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Juan Carlos Sales

Sales, Juan Carlos is researcher and professor at the Jaume I University (Valencia, Spain) where is carrying out his doctoral thesis on the Spanish technocracy. His main research fields are the history of the twentieth century, the theories around the political theology and the German sociology. He has been teaching Documental Heritage and History and Contemporary History, and he is member of the Comparative Social History at Jaume I University. Recent publications: (2019) “The Kantian concept of publicity in the theory of institutional design”, Parlament de les Illes Balears i Institut d’Estudis Autonòmics, pp. 329-342. (2017) “Life Time. Anthropology, technic and modernity. On the loss of sense in the contemporary world”, Universidad de Chile, pp. 43-53.
Visitor in the University of Lodz (Poland), at the Department of Contemporary History, under the supervision of the Dr. Hab. Radoslaw Pawel (comparative study between the Spanish and Polish history). Current fellowship in the Leibniz Institute of European History (Mainz, Germany) studying the impact of the subject under the economic development and its relation with the religion.

The Immanent World. The Political Anthropology of Identity.

The sociological characterization of the contemporary world is based on the instability factor of collective and personal identity. It has been said that the parameters of triumphant neo-liberalism produce the fading of the historically traditional character, losing the strength of all human relationships (R. Sennett, Z. Bauman). One of these defeated spheres is politics, which is permanently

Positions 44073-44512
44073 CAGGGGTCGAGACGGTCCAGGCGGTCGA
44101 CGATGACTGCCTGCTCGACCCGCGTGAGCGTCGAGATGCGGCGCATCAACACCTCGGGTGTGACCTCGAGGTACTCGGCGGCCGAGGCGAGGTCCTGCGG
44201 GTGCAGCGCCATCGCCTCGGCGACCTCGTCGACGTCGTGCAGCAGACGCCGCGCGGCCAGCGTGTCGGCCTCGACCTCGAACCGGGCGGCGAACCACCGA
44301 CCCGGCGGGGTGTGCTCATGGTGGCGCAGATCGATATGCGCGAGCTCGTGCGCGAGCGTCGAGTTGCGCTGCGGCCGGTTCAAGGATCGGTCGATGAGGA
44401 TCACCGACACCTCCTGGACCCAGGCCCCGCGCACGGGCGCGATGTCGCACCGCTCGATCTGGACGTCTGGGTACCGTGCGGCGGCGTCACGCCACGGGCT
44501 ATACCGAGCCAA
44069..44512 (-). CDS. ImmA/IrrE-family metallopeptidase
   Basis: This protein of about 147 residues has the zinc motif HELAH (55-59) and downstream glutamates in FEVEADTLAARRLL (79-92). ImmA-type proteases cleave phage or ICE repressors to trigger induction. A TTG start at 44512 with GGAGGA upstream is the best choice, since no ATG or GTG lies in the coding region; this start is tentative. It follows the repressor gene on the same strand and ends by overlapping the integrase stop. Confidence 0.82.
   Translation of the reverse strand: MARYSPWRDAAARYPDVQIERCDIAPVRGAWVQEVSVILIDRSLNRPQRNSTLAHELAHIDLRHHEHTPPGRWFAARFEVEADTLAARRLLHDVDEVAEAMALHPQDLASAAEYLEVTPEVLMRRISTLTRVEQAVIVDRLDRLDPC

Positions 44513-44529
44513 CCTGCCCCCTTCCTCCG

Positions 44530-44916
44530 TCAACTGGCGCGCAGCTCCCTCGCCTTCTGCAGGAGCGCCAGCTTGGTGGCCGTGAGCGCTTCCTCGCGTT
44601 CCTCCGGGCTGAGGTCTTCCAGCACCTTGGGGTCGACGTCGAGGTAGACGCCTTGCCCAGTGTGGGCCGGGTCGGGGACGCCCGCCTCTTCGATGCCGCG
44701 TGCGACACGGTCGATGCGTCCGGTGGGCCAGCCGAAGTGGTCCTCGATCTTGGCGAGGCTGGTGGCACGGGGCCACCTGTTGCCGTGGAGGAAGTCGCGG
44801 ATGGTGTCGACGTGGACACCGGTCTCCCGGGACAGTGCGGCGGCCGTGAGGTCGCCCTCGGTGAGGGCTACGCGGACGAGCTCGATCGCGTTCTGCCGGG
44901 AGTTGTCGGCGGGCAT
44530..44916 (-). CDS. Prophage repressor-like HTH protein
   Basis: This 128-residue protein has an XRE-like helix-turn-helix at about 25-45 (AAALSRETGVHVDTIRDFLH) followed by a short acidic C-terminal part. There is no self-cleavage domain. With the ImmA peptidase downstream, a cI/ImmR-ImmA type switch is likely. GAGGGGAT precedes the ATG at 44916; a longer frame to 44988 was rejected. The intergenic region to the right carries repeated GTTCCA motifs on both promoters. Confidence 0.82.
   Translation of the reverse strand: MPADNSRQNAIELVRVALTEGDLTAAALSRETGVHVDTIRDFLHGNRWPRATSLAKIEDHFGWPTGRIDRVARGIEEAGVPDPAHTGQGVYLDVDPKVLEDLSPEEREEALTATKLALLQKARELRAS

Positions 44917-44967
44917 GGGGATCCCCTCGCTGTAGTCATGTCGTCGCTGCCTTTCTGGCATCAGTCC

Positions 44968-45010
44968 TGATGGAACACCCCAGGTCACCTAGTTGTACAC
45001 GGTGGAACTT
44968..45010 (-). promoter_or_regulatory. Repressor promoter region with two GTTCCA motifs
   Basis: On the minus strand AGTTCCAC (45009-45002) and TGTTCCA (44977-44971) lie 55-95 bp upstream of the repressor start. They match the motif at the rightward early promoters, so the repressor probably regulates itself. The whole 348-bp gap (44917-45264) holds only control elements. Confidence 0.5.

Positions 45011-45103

surpassed by the economy and cannot remain at its height as a regulator of social life (H. Rosa). These diagnosescan be seen as final explanations, or as a tendency- in the philosophical sense – of an era. Therefore, apart from asking if these are correct and essentially define the social world, we must find the key that allows us to understand why these are the theories that cover all current
diagnoses. The thesis that is going to be defended here, based on current political theory, is the current inability to reproduce the friend-enemy scheme. This inability is shown in three phases: the first, the inability to create a representation sufficiently of itself to establish a social difference with others; the second is the permanent need for a novelty (in this case, identity) that is reproduced eternally and does not consolidate a stable model of the individual (friend or enemy); the third, and consequence of all this, the consideration of man as a value permanently interchangeable
by other subjects that constitute the novelty. This last step is also the basic characteristic of current populism (E. Laclau, C. Mouffe). This world of immanence thus means a pure, constant self-affirmation that has no other result than Nietzschean philosophical nihilism.